How religion affects health.
With religion and spirituality prominent in news coverage lately, perhaps it’s time to take a quick look at how, or if, one’s beliefs affect health and well-being in life’s later years.
Most studies on the topic – and there are many – begin by trying to define the terms religion and spirituality. It’s challenging.
“Much debate surrounds the definition of both terms,” according to the National Center for Cultural Competence, a unit of Georgetown University’s Center for Child and Human Development. “The breadth of spirituality and religion along with a lack of clarity and agreement on definitions” hinders research.
The ambiguity comes from spirituality, says an article in Psychology and Aging’s December 2003 issue. The term can apply to anything from traditional religious beliefs to someone seeking a meaning in life.
Generally, religion involves participation in an institution with leaders, traditions, practices and a community of like-minded people. Spirituality is considered more individual and entails one’s search for meaning, sometimes by looking inward but also outward in a community or social projects.
Most Americans age 70-plus are Baptists (21 percent), according to Pew Research Center’s ARIS 2008 Summary Report. The next largest groups are Judaism at 18 percent, Protestant, 14 percent, and Catholic, 13 percent. Americans ages 50 to 69 also are largely Baptist (37 percent), with Pentecostal a close second at 36 percent, then Protestant and Catholic at 28 percent. A minority of both groups report no religion at all.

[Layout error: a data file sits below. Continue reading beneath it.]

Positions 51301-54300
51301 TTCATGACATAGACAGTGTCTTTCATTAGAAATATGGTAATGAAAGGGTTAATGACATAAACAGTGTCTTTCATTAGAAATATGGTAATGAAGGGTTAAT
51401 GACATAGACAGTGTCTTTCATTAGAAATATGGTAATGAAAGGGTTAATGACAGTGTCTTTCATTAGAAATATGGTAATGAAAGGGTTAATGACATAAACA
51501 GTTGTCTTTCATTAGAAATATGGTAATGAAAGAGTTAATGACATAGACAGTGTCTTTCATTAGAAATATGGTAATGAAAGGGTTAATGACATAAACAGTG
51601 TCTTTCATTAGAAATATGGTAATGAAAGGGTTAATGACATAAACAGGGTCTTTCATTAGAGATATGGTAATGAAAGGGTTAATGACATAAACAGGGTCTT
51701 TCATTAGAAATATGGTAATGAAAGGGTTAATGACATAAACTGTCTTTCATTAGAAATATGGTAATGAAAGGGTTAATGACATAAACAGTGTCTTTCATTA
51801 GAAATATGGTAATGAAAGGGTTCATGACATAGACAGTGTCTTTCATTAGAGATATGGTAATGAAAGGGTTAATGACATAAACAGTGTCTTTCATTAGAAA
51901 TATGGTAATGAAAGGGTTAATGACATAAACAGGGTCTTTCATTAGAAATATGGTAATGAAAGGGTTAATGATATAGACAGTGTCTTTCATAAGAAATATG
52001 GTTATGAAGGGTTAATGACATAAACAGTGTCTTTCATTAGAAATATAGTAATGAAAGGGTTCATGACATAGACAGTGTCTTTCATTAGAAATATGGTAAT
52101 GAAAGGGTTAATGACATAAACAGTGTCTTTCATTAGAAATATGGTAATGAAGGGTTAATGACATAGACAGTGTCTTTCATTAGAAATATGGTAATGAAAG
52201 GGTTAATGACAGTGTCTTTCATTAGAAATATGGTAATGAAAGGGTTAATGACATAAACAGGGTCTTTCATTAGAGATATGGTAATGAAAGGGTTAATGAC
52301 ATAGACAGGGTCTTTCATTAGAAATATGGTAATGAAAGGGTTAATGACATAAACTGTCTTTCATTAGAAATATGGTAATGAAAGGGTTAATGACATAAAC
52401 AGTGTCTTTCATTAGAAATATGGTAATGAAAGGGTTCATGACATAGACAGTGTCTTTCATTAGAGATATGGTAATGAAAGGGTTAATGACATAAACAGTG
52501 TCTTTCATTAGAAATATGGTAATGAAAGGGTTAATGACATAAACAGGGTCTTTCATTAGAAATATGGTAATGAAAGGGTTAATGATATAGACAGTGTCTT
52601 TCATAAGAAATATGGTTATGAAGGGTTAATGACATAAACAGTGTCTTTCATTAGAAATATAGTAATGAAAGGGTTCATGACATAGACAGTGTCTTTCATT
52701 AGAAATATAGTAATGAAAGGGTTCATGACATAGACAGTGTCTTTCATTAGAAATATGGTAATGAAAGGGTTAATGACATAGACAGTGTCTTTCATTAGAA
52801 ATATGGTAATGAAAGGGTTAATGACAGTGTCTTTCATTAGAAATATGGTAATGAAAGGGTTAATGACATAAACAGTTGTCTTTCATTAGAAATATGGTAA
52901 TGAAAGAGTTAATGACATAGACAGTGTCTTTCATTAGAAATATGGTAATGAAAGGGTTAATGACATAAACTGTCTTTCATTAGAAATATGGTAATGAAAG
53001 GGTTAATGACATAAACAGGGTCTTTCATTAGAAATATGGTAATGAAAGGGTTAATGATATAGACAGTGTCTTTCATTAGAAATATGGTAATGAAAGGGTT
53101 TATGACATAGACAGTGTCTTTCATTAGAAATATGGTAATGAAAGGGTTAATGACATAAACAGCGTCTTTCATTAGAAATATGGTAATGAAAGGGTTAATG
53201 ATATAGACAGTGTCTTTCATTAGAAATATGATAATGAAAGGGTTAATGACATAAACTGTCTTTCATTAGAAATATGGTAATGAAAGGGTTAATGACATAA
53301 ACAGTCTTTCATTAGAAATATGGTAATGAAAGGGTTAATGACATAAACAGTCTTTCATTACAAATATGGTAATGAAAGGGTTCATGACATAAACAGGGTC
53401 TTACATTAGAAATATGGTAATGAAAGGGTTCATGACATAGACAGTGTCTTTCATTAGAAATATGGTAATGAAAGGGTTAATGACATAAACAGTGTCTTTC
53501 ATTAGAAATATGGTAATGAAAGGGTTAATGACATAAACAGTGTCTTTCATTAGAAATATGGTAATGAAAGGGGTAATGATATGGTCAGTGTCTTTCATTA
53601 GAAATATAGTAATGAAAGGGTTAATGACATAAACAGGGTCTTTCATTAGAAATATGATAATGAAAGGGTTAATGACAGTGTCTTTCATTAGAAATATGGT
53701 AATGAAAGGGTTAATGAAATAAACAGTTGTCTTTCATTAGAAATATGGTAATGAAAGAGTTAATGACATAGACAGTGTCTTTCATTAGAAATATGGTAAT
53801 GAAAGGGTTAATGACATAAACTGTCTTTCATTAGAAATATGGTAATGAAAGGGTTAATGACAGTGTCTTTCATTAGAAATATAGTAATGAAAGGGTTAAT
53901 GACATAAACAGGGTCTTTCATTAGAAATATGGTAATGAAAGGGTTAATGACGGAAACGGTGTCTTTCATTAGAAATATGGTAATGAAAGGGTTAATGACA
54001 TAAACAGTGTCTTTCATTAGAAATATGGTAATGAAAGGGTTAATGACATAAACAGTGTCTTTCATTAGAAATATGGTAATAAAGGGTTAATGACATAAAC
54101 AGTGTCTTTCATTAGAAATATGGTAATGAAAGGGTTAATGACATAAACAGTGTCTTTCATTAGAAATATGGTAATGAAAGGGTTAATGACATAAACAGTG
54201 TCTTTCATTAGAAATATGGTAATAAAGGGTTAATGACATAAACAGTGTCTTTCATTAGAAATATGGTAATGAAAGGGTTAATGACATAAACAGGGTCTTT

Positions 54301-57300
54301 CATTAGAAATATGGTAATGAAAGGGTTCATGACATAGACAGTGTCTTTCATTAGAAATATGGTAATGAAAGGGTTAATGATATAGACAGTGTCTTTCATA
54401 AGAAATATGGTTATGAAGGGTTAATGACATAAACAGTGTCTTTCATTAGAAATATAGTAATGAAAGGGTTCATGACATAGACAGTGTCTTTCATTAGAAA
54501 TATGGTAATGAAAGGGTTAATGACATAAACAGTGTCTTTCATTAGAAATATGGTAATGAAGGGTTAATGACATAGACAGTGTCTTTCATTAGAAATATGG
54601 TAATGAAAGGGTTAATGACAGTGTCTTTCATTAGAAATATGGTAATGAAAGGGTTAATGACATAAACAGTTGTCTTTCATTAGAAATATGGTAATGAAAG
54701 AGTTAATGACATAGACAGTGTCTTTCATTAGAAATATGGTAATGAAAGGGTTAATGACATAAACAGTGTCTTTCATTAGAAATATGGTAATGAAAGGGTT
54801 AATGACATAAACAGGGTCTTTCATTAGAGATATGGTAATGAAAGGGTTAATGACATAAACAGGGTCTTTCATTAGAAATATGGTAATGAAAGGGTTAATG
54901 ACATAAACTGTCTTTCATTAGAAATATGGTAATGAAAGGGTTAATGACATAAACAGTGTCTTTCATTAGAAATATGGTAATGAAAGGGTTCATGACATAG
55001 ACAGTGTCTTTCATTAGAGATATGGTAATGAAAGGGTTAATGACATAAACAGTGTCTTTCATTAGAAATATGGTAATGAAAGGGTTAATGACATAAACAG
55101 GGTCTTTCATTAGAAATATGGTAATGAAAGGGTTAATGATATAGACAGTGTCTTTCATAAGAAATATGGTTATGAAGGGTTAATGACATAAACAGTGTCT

Overall, more than 90 percent of older Americans consider themselves religious and spiritual, and about 5 percent consider themselves spiritual but not religious, the Merck Manual reports in “Social Issues of the Elderly.” Moreover, 96 percent believe in God or a universal spirit, more than 90 percent pray, and more than 50 percent attend services one or more times per week.
More women than men tend toward religion, and among low-income African American, Native American and Hispanic older adults, formal and informal religious participation is high, according to an overview in “Emotional and Social Development in Late Adulthood.”
What does that mean to you? Studies connect religion and spirituality positively to better health and well-being, although, Merck notes, religion may simply attract healthy people. Experts aren’t sure. Still, a good example: “Having a hopeful, positive attitude about the future helps people with physical problems remain motivated to recover,” it reports.
Pew also reported that 34 percent of adults older than 65 say religion has become more important to them over the years – a number that jumps to 43 percent after an illness or “feeling sad.”
Most studies seem to link religion and spirituality to coping and building social networks, which in turn can improve physical health.
“Spiritual practices tend to improve coping skills and social support, foster feelings of optimism and hope, promote healthy behavior, reduce feelings of depression and anxiety, and encourage a sense of relaxation,” the University of Maryland Medical Center reports. “By alleviating stressful feelings and promoting healing ones, spirituality can positively influence immune, cardiovascular (heart and blood vessels), hormonal, and nervous systems.”
On the downside, religions that instill guilt, shame and fear don’t compel the same benefits as more positive beliefs. And finally, as people age, it becomes harder to get to a service, as reflected in participation numbers.
While it has no formal services, Palos Verdes Senior Living, in Peoria, Arizona, tries to respond to residents’ spiritual needs by either helping to arrange transportation to a local church service, or, if requested, helping arrange clergy to visit.
“The only thing we offer here right now is Catholic communion,” says Michele Scott, Director of Fun. “We’re looking to start up a bible study. And in memory care, we gear Sunday activities around gospel singing.”
Debi Bruni, a Fun Coordinator, agrees with Scott that religion and spirituality, while respected, aren’t a focus. “It isn’t about religion,” she says. “It’s about talking with them and getting them out to see other people.”